This project allows Denver Water to meet the irrigation needs of multiple Harriman water users without adding demands to its potable water supplies or developing new sources of water. Denver Water uses the reservoir to deliver irrigation water to Fort Logan National Cemetery, Jeffco Public Schools, Pinehurst Country Club and other nearby areas.

Denver Water owns the reservoir, dam and land within the park, while Foothills Park & Recreation District manages the recreation at Harriman through an agreement with Denver Water.

Construction on Harriman Dam has been completed, and now Foothills Park & Recreation District is replacing recreational amenities before the park officially reopens Feb. 15. Fishing will not be allowed until the reservoir is restocked and vegetation is established along the banks.

More infrastructure coverage here.


The Evergreen Metro District plans to install an aeration system in Evergreen Lake

January 12, 2012

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From the Canyon Courier (Vicky Gits):

Aerating the lake during the summer months is expected to increase dissolved oxygen at the bottom of the lake, help lower the lake’s water temperature, produce cooler water going downstream over the dam and help reduce the amount of lakeweed or elodea in the water.

“The biggest concern we have is dissolved oxygen at the bottom of the lake,” said Gerry Schulte, executive director of the [Evergreen Metro District]. “If there isn’t enough (oxygen), the fish have a hard time, and it results in a process that releases iron and manganese into the water, and that creates a bigger treatment problem,” Schulte said.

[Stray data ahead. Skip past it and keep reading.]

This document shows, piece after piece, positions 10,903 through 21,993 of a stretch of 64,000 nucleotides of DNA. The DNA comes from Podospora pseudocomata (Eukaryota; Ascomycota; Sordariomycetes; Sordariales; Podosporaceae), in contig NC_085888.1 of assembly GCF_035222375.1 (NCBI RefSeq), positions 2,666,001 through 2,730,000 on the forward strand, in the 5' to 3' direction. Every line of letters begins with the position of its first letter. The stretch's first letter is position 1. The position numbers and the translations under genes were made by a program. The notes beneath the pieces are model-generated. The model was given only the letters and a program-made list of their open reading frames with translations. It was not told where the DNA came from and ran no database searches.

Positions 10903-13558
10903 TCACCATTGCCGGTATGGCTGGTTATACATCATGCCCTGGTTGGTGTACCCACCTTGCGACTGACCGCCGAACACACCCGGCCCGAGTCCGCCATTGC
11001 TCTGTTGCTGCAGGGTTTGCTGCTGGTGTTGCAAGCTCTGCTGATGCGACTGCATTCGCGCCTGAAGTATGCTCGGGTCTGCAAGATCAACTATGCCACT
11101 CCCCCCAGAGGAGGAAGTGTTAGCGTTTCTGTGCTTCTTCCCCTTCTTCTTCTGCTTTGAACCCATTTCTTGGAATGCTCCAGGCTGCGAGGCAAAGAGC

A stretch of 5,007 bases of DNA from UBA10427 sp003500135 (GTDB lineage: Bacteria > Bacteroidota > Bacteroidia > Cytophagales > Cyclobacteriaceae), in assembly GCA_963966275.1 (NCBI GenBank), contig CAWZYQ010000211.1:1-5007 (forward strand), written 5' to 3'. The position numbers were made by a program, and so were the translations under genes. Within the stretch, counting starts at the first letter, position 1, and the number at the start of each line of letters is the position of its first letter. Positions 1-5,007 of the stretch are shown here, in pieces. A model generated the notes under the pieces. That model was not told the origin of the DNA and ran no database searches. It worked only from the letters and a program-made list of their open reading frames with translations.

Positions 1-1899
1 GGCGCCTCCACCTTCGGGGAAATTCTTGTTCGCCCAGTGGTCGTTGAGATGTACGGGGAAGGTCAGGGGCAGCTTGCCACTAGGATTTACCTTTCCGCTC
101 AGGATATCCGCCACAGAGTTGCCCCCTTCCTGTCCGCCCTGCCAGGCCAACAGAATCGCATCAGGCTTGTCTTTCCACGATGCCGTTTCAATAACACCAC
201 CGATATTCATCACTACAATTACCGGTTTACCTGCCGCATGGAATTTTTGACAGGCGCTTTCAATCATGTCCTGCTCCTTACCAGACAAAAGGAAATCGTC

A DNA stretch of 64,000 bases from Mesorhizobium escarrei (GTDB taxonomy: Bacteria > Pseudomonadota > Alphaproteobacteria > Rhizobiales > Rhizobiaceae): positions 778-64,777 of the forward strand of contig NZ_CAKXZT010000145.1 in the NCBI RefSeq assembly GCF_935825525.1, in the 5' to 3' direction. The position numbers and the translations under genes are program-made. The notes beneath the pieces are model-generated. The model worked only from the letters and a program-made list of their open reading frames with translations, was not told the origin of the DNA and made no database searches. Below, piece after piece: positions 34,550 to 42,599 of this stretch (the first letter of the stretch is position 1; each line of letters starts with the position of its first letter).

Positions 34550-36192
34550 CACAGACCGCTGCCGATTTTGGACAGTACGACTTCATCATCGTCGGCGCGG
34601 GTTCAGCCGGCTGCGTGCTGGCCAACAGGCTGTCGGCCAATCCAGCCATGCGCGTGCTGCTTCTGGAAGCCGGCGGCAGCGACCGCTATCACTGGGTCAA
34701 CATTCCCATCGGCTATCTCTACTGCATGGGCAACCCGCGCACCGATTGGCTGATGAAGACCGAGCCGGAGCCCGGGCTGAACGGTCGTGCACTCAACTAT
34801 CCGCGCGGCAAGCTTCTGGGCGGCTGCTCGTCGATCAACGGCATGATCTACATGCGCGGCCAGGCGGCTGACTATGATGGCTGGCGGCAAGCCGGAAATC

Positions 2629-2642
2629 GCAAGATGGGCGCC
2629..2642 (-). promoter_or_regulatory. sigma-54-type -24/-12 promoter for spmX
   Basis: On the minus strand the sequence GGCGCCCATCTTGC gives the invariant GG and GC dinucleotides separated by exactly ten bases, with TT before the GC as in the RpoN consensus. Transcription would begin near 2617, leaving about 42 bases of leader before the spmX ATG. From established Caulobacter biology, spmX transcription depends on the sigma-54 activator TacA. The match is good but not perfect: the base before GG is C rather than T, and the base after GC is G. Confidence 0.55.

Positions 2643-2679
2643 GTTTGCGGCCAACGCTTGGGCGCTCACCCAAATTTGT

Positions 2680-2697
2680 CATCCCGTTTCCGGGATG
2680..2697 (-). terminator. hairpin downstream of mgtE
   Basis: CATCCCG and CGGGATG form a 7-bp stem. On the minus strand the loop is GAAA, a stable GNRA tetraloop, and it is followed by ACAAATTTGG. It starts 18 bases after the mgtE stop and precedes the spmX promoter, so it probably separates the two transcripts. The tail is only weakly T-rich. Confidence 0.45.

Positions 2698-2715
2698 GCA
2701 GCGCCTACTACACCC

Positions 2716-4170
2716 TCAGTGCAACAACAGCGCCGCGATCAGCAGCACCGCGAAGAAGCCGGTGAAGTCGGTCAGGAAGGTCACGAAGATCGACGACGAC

The diffused aeration system is expected to increase dissolved oxygen concentrations. The new system is projected to run 10 hours at night only and recirculate the entire body of water every two days. The only visual effect will be bubbles on the lake.

Similar systems are currently at the wastewater plant in Kittredge and the Bear Creek reservoir east of Morrison. The Cherry Creek Water Authority is installing one in the Cherry Creek reservoir as well.

Aqua Sierra Inc. of Morrison will provide and install the equipment, which consists of eight underwater diffuser modules placed at an average depth of 20 feet or more. Modules will be placed 100 to 700 feet from the edge of the dam in the deepest part of the lake.